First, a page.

The “World Wide Leader in Sports” followed this with a three-week suspension of Bill Simmons in September after the Grantland.com founder went on an expletive-filled tirade during a podcast discussion of Roger Goodell’s bungling of the Rice case.

 

Follow Dan on Twitter for more sports and pop culture news.

 

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Watch: Alec Burks crosses up Kobe Bryant

TweetUtah Jazz guard Alec Burks is a talented young guard with a bright future ahead of him. But what he did Sunday night to Kobe Bryant was downright vicious.
Watch as Burks mixes Kobe on the wing and finishes in the lane:
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That was just mean. Didn’t anyone ever teach Burks to respect his elders?
Kobe may very well defy Father Time on the offensive side of the court, but defensively age may be getting the better of the Black Mamba.
-ALR

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Paul George blasts media over Kobe Bryant report

Paul George put the media on blast over a report saying he’s one of many free agents who was deterred by the Lakers because of Kobe Bryant. In a story for ESPN the Magazine published Monday, Henry Abbott explored the topic of how many key free agents were disinterested in the Lakers because of Kobe….Read More

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Report: Kobe has prevented Lakers from signing top talent

For the second consecutive season, the Los Angeles Lakers aren’t expected to do much this year as they find themselves in a rebuilding phase. ESPN The Magazine’s Henry Abbott put the blame for the Lakers’ recent misfortunes on the star largely responsible for their success in the 2000s — Kobe Bryant. Abbott says the Lakers’ lack of big name free agent acquisitions and Dwight Howard’s departure last summer is a result of how difficult it is to play and deal with Kobe and Abbot has plenty of sources to back it up, from agents to former teammates. One particular highlight was when in the 2012-13 season, Howard asked his Lakers teammates why they let all the blame for the season’s woes be placed on him. Kobe responded by giving a lecture about developing thick skin and learning how to win, which according to ESPN’s Chris Broussard, was “a complete turnoff” for the big man. Abbott also talks about one agent with NBA clients who says, “I’ve had a lot of clients in the last five years, good p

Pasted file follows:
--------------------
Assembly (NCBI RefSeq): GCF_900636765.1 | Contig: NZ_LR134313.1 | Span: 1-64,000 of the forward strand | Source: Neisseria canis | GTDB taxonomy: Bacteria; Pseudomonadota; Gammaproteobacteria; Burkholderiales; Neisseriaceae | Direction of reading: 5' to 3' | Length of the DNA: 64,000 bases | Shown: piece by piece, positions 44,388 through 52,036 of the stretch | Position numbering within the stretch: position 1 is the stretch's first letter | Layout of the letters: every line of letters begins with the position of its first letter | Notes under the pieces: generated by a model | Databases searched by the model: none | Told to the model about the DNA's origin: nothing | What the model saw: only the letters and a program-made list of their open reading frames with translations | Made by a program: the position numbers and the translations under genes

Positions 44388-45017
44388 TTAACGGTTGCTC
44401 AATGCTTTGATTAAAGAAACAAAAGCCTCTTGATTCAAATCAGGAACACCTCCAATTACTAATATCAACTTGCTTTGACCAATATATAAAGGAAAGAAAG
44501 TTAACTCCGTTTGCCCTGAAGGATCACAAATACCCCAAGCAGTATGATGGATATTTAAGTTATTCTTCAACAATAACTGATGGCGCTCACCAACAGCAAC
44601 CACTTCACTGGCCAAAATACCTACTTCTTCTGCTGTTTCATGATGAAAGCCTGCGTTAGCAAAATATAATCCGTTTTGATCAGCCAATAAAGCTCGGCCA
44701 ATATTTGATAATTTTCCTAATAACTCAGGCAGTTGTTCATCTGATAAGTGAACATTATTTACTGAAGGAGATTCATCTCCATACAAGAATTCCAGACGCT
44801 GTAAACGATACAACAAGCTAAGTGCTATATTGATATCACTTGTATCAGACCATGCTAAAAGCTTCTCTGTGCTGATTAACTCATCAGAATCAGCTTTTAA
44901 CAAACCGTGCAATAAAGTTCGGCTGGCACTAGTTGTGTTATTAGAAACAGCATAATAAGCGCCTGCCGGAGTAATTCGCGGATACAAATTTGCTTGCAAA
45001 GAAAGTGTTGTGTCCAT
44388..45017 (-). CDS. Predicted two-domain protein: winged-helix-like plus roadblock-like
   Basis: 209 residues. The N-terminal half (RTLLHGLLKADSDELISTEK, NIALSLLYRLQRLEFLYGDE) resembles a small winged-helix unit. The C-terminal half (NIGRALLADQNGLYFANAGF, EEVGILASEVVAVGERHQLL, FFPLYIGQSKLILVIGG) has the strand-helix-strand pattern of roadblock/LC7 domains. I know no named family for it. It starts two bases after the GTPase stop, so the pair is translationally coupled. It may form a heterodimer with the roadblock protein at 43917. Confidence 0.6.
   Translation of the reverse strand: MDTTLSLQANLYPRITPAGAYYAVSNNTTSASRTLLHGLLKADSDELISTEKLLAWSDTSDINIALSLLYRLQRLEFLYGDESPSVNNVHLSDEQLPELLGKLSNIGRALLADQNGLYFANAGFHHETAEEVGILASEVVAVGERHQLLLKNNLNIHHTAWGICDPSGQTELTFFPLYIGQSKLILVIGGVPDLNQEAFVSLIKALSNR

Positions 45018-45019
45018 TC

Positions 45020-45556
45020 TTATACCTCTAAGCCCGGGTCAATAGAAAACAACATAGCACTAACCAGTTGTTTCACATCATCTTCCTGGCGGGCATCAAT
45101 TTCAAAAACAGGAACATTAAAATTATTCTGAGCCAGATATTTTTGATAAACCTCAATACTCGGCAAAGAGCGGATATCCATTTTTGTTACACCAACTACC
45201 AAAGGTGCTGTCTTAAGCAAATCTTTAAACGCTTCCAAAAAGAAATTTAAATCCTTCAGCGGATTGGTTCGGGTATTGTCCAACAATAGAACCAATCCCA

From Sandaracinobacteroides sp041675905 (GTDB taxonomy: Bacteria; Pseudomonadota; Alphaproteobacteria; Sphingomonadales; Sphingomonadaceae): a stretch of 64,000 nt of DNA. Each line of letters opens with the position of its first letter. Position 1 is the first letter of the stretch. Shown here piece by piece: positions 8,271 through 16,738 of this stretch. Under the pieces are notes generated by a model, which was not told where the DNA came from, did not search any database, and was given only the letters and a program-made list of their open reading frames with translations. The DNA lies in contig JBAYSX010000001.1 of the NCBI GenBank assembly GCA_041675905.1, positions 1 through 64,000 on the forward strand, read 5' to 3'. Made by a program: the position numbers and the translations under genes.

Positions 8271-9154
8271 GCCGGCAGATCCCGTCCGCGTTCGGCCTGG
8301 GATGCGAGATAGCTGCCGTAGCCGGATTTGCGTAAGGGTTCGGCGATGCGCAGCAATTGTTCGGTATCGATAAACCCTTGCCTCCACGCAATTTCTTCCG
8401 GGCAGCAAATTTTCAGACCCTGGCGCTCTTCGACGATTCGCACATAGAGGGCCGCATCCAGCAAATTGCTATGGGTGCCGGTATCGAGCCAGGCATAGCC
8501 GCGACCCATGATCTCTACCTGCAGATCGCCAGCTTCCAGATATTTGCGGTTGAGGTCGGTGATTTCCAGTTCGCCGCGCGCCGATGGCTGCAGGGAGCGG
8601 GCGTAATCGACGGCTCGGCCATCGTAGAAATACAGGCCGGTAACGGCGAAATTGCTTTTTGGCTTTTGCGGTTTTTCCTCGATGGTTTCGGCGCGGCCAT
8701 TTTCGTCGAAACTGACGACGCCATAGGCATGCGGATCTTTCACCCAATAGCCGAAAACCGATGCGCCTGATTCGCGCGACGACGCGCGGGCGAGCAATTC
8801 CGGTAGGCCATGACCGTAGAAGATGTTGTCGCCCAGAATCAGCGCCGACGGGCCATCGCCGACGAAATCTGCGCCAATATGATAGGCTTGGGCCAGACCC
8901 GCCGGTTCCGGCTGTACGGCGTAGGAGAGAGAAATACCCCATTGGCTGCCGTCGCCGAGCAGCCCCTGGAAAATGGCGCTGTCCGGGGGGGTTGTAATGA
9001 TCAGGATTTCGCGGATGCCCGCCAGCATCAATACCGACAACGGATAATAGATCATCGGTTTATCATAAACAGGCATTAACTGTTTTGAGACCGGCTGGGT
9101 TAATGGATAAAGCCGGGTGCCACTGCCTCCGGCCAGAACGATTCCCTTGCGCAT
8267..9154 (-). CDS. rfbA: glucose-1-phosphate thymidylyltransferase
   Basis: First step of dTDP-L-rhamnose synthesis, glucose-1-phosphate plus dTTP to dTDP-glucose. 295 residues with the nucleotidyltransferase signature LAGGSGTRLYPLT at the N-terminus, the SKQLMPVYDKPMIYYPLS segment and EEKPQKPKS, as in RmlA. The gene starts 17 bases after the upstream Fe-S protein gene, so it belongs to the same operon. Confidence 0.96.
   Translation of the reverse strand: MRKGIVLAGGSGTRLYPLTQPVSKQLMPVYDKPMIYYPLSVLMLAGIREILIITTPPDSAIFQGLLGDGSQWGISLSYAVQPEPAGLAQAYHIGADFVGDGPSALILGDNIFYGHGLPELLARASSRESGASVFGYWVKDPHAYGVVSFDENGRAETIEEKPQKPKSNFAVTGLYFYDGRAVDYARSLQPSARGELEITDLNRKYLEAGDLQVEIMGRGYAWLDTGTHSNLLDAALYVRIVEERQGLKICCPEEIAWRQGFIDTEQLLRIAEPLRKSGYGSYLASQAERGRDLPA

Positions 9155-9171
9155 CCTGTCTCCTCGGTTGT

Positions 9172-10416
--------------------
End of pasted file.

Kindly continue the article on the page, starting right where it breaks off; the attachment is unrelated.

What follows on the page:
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How many superstars has Kobe cost the Lakers?

Kobe Bryant is one of the greatest NBA players to ever live, but he also has a reputation for being a tough teammate. Kobe holds everyone he plays with accountable, sometimes to a fault. Has that attitude resulted in the Lakers missing out on a number of superstars that could have helped them win over…Read More

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Kobe Bryant to Julius Randle: Don’t Be an Idiot and Mess Up This Opportunity

Los Angeles Lakers rookie Julius Randle was the No. 7 overall pick in the 2014 NBA draft. He is in a good spot to succeed, so if he messes up, it’s on him. That’s how Kobe Bryant sees things.

With Bryant, Steve Nash and Carlos Boozer on the Lakers roster, Randle will have plenty of veterans around him. Not only does he have veteran teammates he can talk to for advice, he also has a lot of talent. That combination means that he should be able to succeed in the NBA.

Bryant—with some expletives—made sure that Randle knew that he can’t mess this opportunity up. The statements come not too long after Lakers coach Byron Scott benched Randle in the second half of Thursday’s preseason game. Randle had developed blisters on his heels, but the coach also said that the forward wasn’t playing hard enough.

Before the Black Mamba talked to the media about Randle, he had already had the talk with his rookie teammate. At least everyone is on the same page here.

Playing in the NBA is something the 19-year-old has worked his entire life for, so now that the opportunity is here, Randle needs to take advantage of it.

[Lakers Nation, h/t USA TODAY's FTW]